As Toronto's Jewish population began to move north, the First Narayever continued to serve Orthodox Jews living downtown. In the 1980s, the congregation struggled to balance the needs of this older generation with the young generation's desire to make the synagogue more egalitarian with respect to gender. In 1983, the congregation's new leadership team successfully advanced a proposal to allow the full participation of women in traditional services. This innovation led to several long-standing members taking legal action, but their case was dismissed on the grounds that it was not a matter for civil law.
The First Narayever's identity continued to evolve. In 2009, its membership voted to allow its rabbi, Edward Elkin, who began serving the congregation in 2000, to officiate at same-sex marriages.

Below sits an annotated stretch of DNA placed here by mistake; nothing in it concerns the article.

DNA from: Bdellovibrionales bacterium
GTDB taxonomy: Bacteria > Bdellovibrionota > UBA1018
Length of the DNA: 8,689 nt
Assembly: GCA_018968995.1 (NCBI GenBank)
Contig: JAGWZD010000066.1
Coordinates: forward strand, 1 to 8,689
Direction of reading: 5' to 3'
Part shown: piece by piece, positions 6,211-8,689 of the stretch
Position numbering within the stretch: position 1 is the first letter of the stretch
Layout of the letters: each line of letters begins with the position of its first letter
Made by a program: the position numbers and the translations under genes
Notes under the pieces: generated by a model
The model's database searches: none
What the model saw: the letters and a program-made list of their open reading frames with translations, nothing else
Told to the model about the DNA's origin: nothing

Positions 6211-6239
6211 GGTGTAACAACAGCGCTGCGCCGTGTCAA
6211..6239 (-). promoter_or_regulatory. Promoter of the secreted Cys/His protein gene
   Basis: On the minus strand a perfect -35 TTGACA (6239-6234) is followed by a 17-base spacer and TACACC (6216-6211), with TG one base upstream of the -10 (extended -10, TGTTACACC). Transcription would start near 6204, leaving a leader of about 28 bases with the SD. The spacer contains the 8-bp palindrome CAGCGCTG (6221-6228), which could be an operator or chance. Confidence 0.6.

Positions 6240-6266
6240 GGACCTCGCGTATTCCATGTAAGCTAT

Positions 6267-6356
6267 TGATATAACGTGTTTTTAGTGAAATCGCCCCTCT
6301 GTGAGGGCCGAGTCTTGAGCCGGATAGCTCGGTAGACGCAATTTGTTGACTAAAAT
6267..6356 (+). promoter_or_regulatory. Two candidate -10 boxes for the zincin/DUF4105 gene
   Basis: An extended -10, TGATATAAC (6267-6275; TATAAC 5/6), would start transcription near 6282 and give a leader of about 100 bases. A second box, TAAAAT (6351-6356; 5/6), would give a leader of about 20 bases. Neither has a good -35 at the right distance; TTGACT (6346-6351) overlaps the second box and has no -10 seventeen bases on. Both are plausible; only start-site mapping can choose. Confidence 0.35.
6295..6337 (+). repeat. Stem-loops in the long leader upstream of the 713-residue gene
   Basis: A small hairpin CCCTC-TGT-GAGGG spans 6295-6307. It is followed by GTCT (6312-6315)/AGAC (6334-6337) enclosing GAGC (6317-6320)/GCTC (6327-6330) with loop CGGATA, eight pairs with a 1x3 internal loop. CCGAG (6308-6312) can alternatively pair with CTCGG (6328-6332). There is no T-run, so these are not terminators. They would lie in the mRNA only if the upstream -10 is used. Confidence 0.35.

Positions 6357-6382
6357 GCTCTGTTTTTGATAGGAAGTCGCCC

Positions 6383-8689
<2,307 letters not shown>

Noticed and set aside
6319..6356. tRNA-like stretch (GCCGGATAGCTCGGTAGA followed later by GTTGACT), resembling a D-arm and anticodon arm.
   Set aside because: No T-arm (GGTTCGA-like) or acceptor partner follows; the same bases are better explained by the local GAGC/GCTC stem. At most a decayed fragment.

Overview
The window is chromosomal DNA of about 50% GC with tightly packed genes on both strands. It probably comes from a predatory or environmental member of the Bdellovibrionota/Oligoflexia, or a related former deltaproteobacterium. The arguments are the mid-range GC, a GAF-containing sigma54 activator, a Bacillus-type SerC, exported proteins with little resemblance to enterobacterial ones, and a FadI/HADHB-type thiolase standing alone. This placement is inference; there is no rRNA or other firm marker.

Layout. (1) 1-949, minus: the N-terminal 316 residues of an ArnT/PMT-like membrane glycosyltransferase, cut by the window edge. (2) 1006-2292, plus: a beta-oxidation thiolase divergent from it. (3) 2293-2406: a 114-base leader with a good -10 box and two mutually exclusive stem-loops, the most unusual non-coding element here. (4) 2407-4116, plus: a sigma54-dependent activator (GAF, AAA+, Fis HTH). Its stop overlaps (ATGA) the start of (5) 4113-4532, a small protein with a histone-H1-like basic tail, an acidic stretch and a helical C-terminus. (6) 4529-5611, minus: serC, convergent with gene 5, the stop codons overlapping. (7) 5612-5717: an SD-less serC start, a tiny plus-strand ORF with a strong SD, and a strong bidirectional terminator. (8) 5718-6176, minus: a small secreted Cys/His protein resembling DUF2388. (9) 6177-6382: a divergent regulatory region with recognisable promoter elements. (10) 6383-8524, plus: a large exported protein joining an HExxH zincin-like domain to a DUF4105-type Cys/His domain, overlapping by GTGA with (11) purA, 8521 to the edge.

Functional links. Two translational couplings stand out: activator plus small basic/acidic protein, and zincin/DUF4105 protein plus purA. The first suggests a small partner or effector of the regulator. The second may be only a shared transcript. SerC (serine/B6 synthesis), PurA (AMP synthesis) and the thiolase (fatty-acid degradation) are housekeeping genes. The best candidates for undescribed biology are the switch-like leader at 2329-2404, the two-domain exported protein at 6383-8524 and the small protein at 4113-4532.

Subjects
Synagogues
Name Access
First Narayever Congregation (Toronto, Ont.)
Petersiel, Hersh
Places
Hastings (Ont.)
Owen Sound (Ont.)
Toronto (Ont.)
Source
Archival Accessions
Accession Number
2008-6-7
Source
Archival Accessions
Accession Number
2008-6-7
Material Format
multiple media
Physical Description
6.82 m of textual records and other material
Date
1935-2008
Scope and Content